“Raheem made a decision. We are all living by his decision,” cornerback Ronde Barber said. “There are some things that we are trying to get done on defense that I think Raheem can better coach us at.”
Tampa Bay certainly can’t sink much lower. The Bucs are last in rushing defense, have given up the second-most points and rank 27th in yards allowed at more than 378 per game.
“We are judged every day in this business,” said Morris, who fired offensive coordinator Jeff Jagodzinski 10 days before the start of the season. “It’s in the results. We have to go out and we have to progress and try to get better the next couple of weeks. That’s my focus.”
The Falcons showed some promising signs on offense in last week’s overtime loss to the Giants, even though Atlanta was missing its top two running backs, starter Michael Turner and Jerious Norwood.
Matt Ryan, in particular, gave reason to hope that he’s coming out of his sophomore swoon. He threw two touchdown passes, snapped a six-game stretch with at least one interception and calmly ran the two-minute offense to send the game to OT.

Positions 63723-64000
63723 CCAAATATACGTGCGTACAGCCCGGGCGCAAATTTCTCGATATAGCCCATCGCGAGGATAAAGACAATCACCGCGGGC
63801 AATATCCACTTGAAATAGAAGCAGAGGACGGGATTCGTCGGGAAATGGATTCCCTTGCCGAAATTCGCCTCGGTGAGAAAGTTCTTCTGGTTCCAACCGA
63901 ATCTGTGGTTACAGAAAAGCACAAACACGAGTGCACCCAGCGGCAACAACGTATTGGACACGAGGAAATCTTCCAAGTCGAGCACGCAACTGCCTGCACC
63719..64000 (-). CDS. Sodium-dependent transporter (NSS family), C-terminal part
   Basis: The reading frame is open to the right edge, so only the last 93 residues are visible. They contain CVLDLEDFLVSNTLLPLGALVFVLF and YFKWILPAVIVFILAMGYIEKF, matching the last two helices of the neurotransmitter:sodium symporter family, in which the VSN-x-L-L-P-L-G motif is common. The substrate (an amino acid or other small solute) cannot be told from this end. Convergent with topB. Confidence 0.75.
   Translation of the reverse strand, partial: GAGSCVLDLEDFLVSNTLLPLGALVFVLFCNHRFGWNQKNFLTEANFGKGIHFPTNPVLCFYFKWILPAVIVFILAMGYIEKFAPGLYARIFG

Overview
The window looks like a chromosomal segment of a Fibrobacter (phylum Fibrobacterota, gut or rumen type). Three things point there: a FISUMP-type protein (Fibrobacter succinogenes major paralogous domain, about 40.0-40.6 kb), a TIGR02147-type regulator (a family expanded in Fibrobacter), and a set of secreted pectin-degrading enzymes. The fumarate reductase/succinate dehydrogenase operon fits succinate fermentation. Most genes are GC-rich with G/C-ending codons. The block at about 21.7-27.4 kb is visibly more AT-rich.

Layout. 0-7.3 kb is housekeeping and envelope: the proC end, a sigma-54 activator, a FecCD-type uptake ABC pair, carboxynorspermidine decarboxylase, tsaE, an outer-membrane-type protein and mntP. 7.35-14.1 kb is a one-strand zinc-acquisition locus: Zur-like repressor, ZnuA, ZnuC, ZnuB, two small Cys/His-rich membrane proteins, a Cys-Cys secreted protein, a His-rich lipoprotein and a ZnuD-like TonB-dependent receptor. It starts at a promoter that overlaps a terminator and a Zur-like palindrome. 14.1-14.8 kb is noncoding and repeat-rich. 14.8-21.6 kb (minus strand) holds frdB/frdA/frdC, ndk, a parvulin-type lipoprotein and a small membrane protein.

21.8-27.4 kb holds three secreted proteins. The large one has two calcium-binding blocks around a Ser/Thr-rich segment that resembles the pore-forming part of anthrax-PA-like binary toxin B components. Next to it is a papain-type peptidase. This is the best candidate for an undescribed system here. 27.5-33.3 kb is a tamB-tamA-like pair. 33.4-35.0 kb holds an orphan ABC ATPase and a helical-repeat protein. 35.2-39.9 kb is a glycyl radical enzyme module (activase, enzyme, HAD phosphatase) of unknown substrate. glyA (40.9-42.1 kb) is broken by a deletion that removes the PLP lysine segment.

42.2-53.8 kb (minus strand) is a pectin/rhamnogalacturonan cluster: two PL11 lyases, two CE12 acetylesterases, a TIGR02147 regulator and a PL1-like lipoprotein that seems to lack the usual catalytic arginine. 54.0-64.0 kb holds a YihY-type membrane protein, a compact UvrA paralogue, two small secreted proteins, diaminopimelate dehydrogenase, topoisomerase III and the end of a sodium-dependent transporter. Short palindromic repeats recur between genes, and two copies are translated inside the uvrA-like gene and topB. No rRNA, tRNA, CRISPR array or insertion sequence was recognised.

“We made some plays in the fourth quarter,” Ryan said.
“We gave ourselves a chance. We had opportunities, but we didn’t take advantage of them. It’s frustrating when you lose, but we’re not discouraged.”
Turner and Norwood were both listed as questionable for this week’s game, though Norwood seemed further along in his recovery from a hip injury. Turner, the second-leading rusher in the NFL a year ago, is slowed by a high ankle sprain and could only do limited work in practice. Third-stringer Jason Snelling started against the Giants and appeared likely to handle that role for the second week in a row.